The More Infrequent Your Check-Ins With Employees Are, the Better Managed They Should Be

Getting on a call and generally asking, “So, how’s it going?” after an absence from the details as a manager isn’t much better than micromanaging. Improper management of staff check-ins is another pitfall that self-touted “hands-off” managers fall into. Managers are often socially pressured to keep things short and distant in order to keep the label of “micromanager” at bay.

An overlooked consequence of keeping things short is a lack of perceived support. Placing the onus on your employees to speak up when they need help or have an issue to be resolved creates pressure. Your check-ins with your employees thereby need to lower, not raise, barriers to their expression of issues or difficulties. That’s done by way of detailed and contextual inquiries that lead them half-way to expressing an issue or concern.

Not only should your check-ins be rooted in self-study as a hands-off manager, they should also be managed in a way which encourages subordinates to express detailed concerns. Cold-opening, overgeneralizing, and being detached from the points they note will result in check-ins that don’t yield much progress.

When it is evident that a manager is too detached, subordinates are likely to feel alone and unsupported in their bouts against barriers. They will not perceive raising their hand and expressing difficulties to be worthwhile with an aloof manager because they’d first need to educate, and only then express their concerns. An aloof manager thereby makes it laborious for subordinates to express concerns and provide accurate information at check-ins.

Your check-ins should thereby aim to hit on detailed topics in a timely manner whilst opening the floor for subordinates to provide context. Your job is to take those you’re checking in with half-way to any pertinent conversation topic. Don’t allow yourself to open up check-ins with a general, “How are you?” or, “Anything I should know about?”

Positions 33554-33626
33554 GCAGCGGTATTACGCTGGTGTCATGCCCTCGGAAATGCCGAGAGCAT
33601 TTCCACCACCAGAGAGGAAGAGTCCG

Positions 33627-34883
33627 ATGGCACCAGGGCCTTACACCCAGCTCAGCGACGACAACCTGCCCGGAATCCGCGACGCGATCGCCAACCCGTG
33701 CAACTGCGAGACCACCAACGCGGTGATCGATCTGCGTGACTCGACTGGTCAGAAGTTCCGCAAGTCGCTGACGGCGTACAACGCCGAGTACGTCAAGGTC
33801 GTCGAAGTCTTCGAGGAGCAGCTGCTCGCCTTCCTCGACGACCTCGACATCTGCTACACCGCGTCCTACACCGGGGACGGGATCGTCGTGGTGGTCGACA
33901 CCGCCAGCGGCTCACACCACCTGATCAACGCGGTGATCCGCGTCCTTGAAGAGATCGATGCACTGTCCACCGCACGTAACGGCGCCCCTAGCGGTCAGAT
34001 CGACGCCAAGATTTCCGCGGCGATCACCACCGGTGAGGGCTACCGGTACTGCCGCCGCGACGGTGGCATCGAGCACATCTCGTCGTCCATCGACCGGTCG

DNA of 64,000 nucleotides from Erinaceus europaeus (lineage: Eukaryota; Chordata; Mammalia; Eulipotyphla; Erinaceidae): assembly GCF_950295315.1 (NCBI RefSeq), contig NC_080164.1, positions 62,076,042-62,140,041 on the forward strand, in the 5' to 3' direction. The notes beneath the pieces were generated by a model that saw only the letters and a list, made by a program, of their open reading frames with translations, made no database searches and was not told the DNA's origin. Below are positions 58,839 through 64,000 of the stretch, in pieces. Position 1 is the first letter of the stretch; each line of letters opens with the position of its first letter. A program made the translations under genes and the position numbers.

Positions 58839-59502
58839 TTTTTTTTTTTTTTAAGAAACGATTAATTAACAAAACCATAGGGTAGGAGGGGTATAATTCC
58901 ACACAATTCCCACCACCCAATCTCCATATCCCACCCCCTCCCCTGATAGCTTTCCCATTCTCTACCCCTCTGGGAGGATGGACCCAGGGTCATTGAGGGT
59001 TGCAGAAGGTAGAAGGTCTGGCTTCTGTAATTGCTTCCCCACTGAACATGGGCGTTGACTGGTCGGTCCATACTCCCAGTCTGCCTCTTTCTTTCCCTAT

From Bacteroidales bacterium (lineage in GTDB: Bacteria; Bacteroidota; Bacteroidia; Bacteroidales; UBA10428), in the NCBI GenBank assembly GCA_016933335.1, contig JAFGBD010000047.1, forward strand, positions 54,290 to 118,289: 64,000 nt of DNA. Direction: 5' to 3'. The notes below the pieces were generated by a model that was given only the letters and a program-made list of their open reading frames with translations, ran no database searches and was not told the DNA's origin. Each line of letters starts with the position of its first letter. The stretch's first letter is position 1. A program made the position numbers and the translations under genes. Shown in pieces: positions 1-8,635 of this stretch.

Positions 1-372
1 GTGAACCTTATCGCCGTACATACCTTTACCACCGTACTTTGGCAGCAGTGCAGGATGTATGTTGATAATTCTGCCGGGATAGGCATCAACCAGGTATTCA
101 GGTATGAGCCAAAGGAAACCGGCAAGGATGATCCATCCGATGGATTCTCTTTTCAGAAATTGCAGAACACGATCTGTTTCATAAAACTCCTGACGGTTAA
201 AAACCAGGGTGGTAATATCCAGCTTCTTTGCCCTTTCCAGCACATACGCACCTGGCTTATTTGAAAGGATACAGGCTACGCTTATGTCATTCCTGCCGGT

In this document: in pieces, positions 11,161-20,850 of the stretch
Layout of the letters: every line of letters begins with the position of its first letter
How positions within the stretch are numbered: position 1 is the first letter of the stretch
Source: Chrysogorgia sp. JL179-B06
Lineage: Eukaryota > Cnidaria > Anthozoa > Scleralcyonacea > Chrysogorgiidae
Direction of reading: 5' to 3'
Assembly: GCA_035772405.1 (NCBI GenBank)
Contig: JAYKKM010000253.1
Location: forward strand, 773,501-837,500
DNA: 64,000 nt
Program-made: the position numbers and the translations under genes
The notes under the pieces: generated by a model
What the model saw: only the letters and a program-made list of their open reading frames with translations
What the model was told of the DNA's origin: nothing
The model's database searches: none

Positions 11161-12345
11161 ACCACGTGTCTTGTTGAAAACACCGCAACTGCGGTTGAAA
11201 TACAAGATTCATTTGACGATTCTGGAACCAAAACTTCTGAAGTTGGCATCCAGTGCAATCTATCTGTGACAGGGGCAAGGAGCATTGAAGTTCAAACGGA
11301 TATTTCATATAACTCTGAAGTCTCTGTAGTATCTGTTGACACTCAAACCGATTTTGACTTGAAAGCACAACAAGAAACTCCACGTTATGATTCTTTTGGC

Keep Your Door Open and Have Chocolates on Your Desk

An approach which can rival micromanaging in gathering information is making those you’re managing volunteer that information rather than pester for it. Ideally, the information you lose out on by not micromanaging needs to be gathered somehow else. If employee relations is an important metric, then positive reinforcement of their voluntary acts seems to be the only choice.

Leaving the door open and baiting with chocolates are metaphors for positively reinforcing contact your employees initiate with you. Doing so will widen the channels by which information flows toward you.

Your hands-off efforts should never feel as efforts to be missing from conversation through your employees’ eyes. Rather, encouragement toward, and positive reinforcement of contact initiated by your subordinates with you will position you to complete managerial tasks effectively.

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Disclaimer of Opinion: This article is presented only as opinion. It does not make any scientific, factual, or legal claims. Please critically analyze all claims made and independently decide on its validity.